While the title is coincidentally apt given the current climate, there’s no intentional correlation. A lot of the album focuses on the passivity of witnessing death’s grip reach forth and take people that are close to you. The silent horror of inevitably, the sombreness of loss.

DoC: The album will be your first for Debemur Morti Productions. How did they get involved with this release?

We’ve been talking with DMP since the release of Vermis, so the seed of collaboration has been there for a number of years. We had a two album contract with Relapse, and when the time came to renew I took some time to reevaluate where we were and how we wanted to move forward. Over the last few years we’ve been moving more and more into a space where we need to surround ourselves and our work only with individuals and collectives who are on the same wavelength creatively and conceptually. Label owner Phil and myself had some detailed discussions up-front, and it became all too clear that this was the right fit for us.

DoC: In addition to your work with Ulcerate, you are a sound engineer/producer. How would you describe your approach to recording music? If you had to pick, which album are you most proud of working on in terms of recording/engineering?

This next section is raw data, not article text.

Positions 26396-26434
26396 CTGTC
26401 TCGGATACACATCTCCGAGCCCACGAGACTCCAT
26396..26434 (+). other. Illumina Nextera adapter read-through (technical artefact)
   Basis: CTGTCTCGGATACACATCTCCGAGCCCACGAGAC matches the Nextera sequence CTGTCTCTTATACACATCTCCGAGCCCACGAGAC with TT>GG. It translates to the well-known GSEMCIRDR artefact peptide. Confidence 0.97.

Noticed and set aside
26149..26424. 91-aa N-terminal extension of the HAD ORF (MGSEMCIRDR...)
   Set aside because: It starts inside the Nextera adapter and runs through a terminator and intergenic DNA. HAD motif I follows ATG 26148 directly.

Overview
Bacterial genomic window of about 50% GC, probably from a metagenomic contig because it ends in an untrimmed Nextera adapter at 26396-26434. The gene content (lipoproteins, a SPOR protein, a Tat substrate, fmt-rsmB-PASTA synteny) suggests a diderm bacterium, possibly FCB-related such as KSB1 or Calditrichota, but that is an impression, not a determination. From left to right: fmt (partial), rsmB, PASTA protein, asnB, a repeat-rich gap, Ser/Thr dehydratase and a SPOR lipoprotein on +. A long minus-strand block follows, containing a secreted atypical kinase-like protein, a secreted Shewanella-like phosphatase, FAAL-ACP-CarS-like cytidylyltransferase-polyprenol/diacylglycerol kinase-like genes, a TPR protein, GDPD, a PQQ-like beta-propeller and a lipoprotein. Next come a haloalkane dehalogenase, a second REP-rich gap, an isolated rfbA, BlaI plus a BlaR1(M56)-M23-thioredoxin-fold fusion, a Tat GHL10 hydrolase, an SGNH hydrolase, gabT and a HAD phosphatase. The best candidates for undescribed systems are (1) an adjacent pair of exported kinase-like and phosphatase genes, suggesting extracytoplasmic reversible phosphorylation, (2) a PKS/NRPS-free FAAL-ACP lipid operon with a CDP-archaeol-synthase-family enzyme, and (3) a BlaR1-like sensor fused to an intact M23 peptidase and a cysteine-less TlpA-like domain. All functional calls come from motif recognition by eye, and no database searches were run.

No, I’m not a sound engineer by trade at all. This is a glorified hobby that I capitalise on with Ulcerate and a few other close projects.

My approach is a little old school it seems in the current climate - I like real performances and real tones captured in rooms. I’m not interested in perfection - the beautiful thing about music to me is the capturing of a moment in time and space. And when it comes to music as played by people I want to hear those people express something, so I choose to avoid the modern trappings of digital audio workstation production as much as possible. I don’t touch quantisation, I like to capture tones in a room and commit (so no direct input and reamping), I hate the sound of amp modeller plugins... I like happy accidents and the errors of imperfection that characterise great records.

In terms of records - I’d say this latest album by far. I was able to spend a lot more time with it from a mix perspective, and have spent the last few years upskilling and trying to really iron out a lot of the flaws in my mix work.

Ulcerate at Saint Vitus Bar, 2014

DoC: Ulcerate helped shine a light on the metal scene in New Zealand. How would you characterize the scene there? How involved are you with that scene now?

The scene here has always been small, with an ebb and flow of activity. To be honest, we’re not that involved here these days - we like to keep live activity here to once a year for the most part - it’s a small place and we prefer to keep a low profile. There’s also a big part of ‘scenes’ that I couldn’t give two fucks about, regardless of where they are. Bands worth your time: Vassafor, Vesicant, Heresiarch, Distant Fear, Shallow Grave, Witchrist, Sinistrous Diabolus.

DoC: What's next for you?

Ride 2020 out I guess for the most part. We’ve had to cancel all of our booked tour dates this year unfortunately - Australasia and North America. So we’re currently booking for Europe early 2021, and rescheduling Australsia to later this year... but even these activities are all up in the air at this stage.

Ulcerate on Facebook

Ulcerate on Bandcamp

South of South of Heaven:

Mixtape 75:
Scorn of Creation